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I assume that when you said HTS wires transfer without resistance, did you mean with very little resistance as compared to copper?

I get the impression you're not very familiar with this subject. THERE IS NO ELECTRICAL RESISTANCE. In the early 1900s physicists discovered that some materials would conduct without electrical resistance if they were cooled to 0 degrees Kelvin (or -459.67 degress Fahrenheit, or -273.16 degrees Celsius. Incidentally, it happens that a degree Kelvin is equivalent to a degree Celsius. The only difference is one of calibration; zero on the Celsius scale is the freezing point of water at sea level. Had enough remedial education yet? ;-) ). That's why superconductors were named "superconductors." A hundred or so years ago superconductivity was an interesting finding but not very useful because cooling materials to their superconducting threshold was so energy intensive. They remained mostly a curiosity until 1987, when materials were discovered that conducted electricity without resistance at temperatures tens of degrees above absolute zero. These were called "high temperature superconductors." Since then even higher temperature superconductors have been discovered; the present record stands at 138K (or -135C, or -211F) Here is the chemical composition of the leader: Hg0.8Tl0.2Ba2Ca2Cu3O8.33 (Sorry, if I knew how to force the display of subscripts this sequence would be easier to read).

American Superconductor's first generation of products use a somewhat less effective compound made of Yttrium, Barium, Copper, and Oxygen (YBCO for short) that can superconduct up to around 93K. (or -180C or -292F) Their next generation of products will use a compound of Bismuth, Strontium, Calcium, Copper, and Oxygen (BSCCO for short) capable of superconducting up to around 110K.

No resistance kinda sounds like perpetual energy machine or cold-fusion to me.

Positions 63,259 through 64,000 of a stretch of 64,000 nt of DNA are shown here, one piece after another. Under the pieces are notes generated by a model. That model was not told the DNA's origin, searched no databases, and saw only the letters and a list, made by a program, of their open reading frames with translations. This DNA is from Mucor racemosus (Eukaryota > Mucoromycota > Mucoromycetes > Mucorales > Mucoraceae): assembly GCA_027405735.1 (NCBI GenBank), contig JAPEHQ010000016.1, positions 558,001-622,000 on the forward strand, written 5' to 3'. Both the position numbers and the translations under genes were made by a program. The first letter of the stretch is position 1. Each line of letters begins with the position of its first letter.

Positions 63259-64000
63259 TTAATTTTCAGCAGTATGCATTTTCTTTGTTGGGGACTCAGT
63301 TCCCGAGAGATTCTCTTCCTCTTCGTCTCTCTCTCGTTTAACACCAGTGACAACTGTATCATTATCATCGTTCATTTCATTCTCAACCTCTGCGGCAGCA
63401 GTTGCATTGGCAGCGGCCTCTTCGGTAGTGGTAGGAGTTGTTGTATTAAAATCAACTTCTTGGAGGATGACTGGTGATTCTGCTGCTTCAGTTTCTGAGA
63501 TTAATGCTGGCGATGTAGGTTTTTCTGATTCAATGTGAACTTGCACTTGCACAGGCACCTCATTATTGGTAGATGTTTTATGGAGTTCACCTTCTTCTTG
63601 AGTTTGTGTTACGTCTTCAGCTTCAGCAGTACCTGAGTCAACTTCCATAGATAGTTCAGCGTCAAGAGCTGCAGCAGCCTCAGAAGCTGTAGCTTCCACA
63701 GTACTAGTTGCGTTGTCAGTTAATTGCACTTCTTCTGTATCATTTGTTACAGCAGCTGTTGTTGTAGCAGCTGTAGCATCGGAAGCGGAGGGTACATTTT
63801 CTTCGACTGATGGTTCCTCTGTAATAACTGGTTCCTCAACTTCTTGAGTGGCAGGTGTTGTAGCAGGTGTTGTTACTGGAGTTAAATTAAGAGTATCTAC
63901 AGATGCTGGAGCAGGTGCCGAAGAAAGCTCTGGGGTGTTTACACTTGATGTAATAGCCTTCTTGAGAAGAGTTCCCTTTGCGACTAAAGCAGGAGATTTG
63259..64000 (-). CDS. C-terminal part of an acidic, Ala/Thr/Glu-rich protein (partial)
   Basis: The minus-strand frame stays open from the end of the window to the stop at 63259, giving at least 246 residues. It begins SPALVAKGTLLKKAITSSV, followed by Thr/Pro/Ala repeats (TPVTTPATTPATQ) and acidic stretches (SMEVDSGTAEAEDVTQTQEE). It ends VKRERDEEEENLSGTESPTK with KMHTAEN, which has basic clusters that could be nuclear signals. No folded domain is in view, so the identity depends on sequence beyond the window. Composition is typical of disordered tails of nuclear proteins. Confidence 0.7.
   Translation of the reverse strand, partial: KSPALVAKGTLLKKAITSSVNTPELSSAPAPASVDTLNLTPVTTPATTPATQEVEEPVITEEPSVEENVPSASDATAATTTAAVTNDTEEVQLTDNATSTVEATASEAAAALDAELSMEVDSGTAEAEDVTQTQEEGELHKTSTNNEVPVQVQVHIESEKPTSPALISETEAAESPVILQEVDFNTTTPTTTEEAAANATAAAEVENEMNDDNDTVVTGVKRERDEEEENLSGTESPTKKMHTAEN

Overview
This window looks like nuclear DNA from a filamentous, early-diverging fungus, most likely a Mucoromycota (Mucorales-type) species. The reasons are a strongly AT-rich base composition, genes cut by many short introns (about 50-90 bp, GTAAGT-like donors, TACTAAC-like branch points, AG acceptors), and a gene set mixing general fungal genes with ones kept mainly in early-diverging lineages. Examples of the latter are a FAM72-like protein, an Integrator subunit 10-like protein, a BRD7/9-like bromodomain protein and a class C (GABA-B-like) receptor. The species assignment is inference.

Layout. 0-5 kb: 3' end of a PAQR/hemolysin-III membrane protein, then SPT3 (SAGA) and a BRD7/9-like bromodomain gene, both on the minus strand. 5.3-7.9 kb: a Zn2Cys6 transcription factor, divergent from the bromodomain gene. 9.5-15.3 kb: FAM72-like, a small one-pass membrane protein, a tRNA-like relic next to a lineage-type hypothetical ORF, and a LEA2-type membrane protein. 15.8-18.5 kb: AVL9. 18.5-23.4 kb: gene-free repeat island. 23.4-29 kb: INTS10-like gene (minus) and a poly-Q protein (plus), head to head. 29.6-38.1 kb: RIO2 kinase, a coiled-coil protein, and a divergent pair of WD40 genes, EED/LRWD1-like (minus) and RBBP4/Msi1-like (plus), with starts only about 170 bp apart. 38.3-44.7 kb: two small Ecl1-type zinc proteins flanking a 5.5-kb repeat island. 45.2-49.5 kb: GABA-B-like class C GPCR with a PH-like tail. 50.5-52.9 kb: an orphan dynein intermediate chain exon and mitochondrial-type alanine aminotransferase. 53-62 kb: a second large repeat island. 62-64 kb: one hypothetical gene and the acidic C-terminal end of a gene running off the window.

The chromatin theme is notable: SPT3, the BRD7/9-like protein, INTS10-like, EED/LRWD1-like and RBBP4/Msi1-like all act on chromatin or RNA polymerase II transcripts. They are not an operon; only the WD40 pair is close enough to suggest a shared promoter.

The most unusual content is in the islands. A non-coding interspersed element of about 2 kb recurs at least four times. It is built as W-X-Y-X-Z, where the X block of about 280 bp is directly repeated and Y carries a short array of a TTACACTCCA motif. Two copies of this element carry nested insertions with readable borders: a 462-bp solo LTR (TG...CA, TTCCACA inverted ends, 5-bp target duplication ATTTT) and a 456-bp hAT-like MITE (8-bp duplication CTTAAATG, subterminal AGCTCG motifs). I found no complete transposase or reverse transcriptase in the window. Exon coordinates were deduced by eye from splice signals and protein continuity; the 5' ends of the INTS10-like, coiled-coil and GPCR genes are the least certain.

Contrary to how it may seem, using superconductors does not give you a perpetual motion machine; for that you need more energy coming OUT of the system than what you put IN, which according to the laws of thermodynamics appears to be impossible. Suppose, for example, that you form a closed loop of superconducting wire and then feed an electrical current into it. As long as the wire remains cooled below it's threshold temperature the electricity will continue to rush around and around the loop without loss. As soon as you put some sort of device into the circuit (say, a standard 60W light bulb) the current will gradually be converted to heat and light by the bulb's filament until all the electricity is disipated.

So much for the fun facts. Why bother with superconductors? Because copper wires, as effective a conductor as they are, nevertheless lose a lot of energy due to their internal resistance, and the way things are going these days that is power the country needs. In addition, the superconducting wire AMSC is bringing to market can carry more than 100 times the current of an equivalently sized copper trunk line; you don't need as many superconducting cables to carry a given quantity of power, which (should) reduce maintenance costs. Finally, superconduting cable is easier to cool than copper; the former uses relatively cheap and abundant liquid nitrogen, while the latter uses a light oil (copper cables have to be cooled because the energy lost as electrical resistance manifests itself as heat; it is tremendously inconvenient for power companies to have their equipment starting itself on fire in the course of providing electricity).

The first major test of AMSC's wire begins this summer. Detroit Edison is in the process of pulling 18,000 lbs of copper power cables out of nine conduit tunnels and replacing them with 900 lbs of superconducting wire in three tunnels (Those figures are from memory. If someone knows better please correct me). The remaining six tunnels can be used for more superconduting cable or for high speed fiber optics. It will be interesting to see what effect using superconducting cable has on cost and reliability. All us AMSC longs hope for a smashing success. Of course.

Beyond power transmission lines, AMSC is also developing electrical motors that use HTS wire. They have successfully tested a 1,000 HP unit, and are working on a 5,000 HP unit. The eventual goal is a 33,000 HP motor the US Navy wants to use for ship propulsion.

The following link is a good place to start teaching yourself more about superconductors, if you are so inclined.


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